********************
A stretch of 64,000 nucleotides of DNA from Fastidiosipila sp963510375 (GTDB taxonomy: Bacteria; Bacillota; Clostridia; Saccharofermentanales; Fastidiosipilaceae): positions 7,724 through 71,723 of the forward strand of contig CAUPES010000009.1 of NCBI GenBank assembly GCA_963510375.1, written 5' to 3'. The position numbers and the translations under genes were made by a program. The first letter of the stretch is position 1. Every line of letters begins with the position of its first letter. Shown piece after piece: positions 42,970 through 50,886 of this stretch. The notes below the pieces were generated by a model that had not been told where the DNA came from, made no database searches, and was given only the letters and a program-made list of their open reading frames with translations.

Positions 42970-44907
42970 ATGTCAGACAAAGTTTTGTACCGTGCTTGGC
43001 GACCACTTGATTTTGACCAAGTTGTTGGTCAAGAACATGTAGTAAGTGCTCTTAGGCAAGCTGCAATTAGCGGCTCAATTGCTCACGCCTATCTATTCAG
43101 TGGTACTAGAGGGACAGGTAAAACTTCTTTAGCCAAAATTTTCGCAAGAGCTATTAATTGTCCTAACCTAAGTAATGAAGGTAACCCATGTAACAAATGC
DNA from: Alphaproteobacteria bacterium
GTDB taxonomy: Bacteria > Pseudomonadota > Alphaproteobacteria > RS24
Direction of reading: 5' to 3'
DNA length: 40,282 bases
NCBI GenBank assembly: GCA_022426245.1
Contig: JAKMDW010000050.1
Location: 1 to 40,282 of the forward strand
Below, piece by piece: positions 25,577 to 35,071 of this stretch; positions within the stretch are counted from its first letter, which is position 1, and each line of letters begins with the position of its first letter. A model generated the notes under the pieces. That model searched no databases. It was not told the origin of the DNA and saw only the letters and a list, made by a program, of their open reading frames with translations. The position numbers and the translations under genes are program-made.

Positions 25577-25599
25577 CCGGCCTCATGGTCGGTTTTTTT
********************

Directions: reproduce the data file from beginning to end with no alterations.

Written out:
A stretch of 64,000 nucleotides of DNA from Fastidiosipila sp963510375 (GTDB taxonomy: Bacteria; Bacillota; Clostridia; Saccharofermentanales; Fastidiosipilaceae): positions 7,724 through 71,723 of the forward strand of contig CAUPES010000009.1 of NCBI GenBank assembly GCA_963510375.1, written 5' to 3'. The position numbers and the translations under genes were made by a program. The first letter of the stretch is position 1. Every line of letters begins with the position of its first letter. Shown piece after piece: positions 42,970 through 50,886 of this stretch. The notes below the pieces were generated by a model that had not been told where the DNA came from, made no database searches, and was given only the letters and a program-made list of their open reading frames with translations.

Positions 42970-44907
42970 ATGTCAGACAAAGTTTTGTACCGTGCTTGGC
43001 GACCACTTGATTTTGACCAAGTTGTTGGTCAAGAACATGTAGTAAGTGCTCTTAGGCAAGCTGCAATTAGCGGCTCAATTGCTCACGCCTATCTATTCAG
43101 TGGTACTAGAGGGACAGGTAAAACTTCTTTAGCCAAAATTTTCGCAAGAGCTATTAATTGTCCTAACCTAAGTAATGAAGGTAACCCATGTAACAAATGC
DNA from: Alphaproteobacteria bacterium
GTDB taxonomy: Bacteria > Pseudomonadota > Alphaproteobacteria > RS24
Direction of reading: 5' to 3'
DNA length: 40,282 bases
NCBI GenBank assembly: GCA_022426245.1
Contig: JAKMDW010000050.1
Location: 1 to 40,282 of the forward strand
Below, piece by piece: positions 25,577 to 35,071 of this stretch; positions within the stretch are counted from its first letter, which is position 1, and each line of letters begins with the position of its first letter. A model generated the notes under the pieces. That model searched no databases. It was not told the origin of the DNA and saw only the letters and a list, made by a program, of their open reading frames with translations. The position numbers and the translations under genes are program-made.

Positions 25577-25599
25577 CCGGCCTCATGGTCGGTTTTTTT